Go to farmers' markets and farm stands, or at least a grocer that buys from local farmers. When you buy from a local producer, you get the freshest food, which tastes best and is most nutritious. And buying locally saves on energy (less used to package and transport the food to you). Last but not least, when you support your local farmers you help them to stay in business, preserving invaluable open spaces in your area. To find the farms nearest you, visit the Local Harvest Website and you can search by zip code.
The original Thanksgiving feast included some of the foods we eat today, like pumpkins and turkey (or at least wild fowl of various kinds), because they were abundant and in season in New England at that time. Try to include in your Thanksgiving feast what's in season where you live. The freshest and best-tasting food always is what's in season. The Natural Resources Defense Council has created a handy look-up so you can see what's in season in your state.
Most of us today eat farm-raised rather than wild turkey on Thanksgiving. Get an organic turkey, which is raised with access to fresh air and fed a healthy, all-natural diet, which the latest research shows make them more nutritious than factory-raised meat. You can get organic or free-range turkeys from local farmers and at many grocery stores. If you can't find one, you still have time to buy one online and have it shipped to you.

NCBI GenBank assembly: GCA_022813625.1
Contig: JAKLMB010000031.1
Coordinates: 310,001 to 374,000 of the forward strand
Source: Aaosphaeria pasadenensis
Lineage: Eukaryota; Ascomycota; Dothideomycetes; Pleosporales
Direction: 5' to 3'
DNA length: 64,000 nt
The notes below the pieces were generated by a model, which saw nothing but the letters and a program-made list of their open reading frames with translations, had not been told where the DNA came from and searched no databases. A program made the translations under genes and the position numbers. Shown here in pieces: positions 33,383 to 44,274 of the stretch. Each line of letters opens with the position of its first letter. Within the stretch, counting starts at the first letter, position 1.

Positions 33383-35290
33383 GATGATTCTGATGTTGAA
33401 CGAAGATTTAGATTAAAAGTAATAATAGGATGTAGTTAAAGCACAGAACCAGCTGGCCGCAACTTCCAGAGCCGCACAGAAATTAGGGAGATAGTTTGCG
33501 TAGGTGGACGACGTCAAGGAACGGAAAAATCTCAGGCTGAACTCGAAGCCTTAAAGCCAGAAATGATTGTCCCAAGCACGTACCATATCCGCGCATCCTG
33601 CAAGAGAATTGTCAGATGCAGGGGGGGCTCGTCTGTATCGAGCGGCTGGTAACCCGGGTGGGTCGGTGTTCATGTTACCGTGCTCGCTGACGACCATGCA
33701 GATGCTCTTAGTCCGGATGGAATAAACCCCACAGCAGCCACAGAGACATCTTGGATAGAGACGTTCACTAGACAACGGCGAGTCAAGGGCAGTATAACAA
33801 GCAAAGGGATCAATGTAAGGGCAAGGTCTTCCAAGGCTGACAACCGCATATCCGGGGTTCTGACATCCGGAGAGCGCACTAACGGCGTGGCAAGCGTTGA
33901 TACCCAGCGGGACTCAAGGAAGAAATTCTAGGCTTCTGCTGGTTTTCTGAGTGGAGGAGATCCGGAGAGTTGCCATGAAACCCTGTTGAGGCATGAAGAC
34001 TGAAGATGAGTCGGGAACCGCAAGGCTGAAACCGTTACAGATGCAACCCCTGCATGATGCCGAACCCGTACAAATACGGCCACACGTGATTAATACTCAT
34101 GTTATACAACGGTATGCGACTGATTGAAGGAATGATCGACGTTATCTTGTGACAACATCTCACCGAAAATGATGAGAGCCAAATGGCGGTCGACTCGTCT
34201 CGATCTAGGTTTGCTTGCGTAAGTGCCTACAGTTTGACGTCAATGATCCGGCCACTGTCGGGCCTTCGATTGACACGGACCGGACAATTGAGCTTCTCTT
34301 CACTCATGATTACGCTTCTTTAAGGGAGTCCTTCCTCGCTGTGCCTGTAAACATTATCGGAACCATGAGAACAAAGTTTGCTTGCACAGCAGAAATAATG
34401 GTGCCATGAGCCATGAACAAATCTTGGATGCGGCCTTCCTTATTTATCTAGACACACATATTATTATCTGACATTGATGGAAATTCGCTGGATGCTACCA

Try these sources:
When it comes to dishes and utensils, the most eco-friendly are those you can wash and reuse when the feast is done. But if you must use disposable ones, look for those made of recycled or biodegradable materials, like corn or sugarcane, rather than one-time-use plastic.
We have so much to be thankful for in this country, especially for the abundance of food and the chance to choose where and how we get it. You can show your gratitude and enjoy your best and most satisfying Thanksgiving ever when you buy organic and local.
Read The Pleasure of Eating, by Wendell Berry.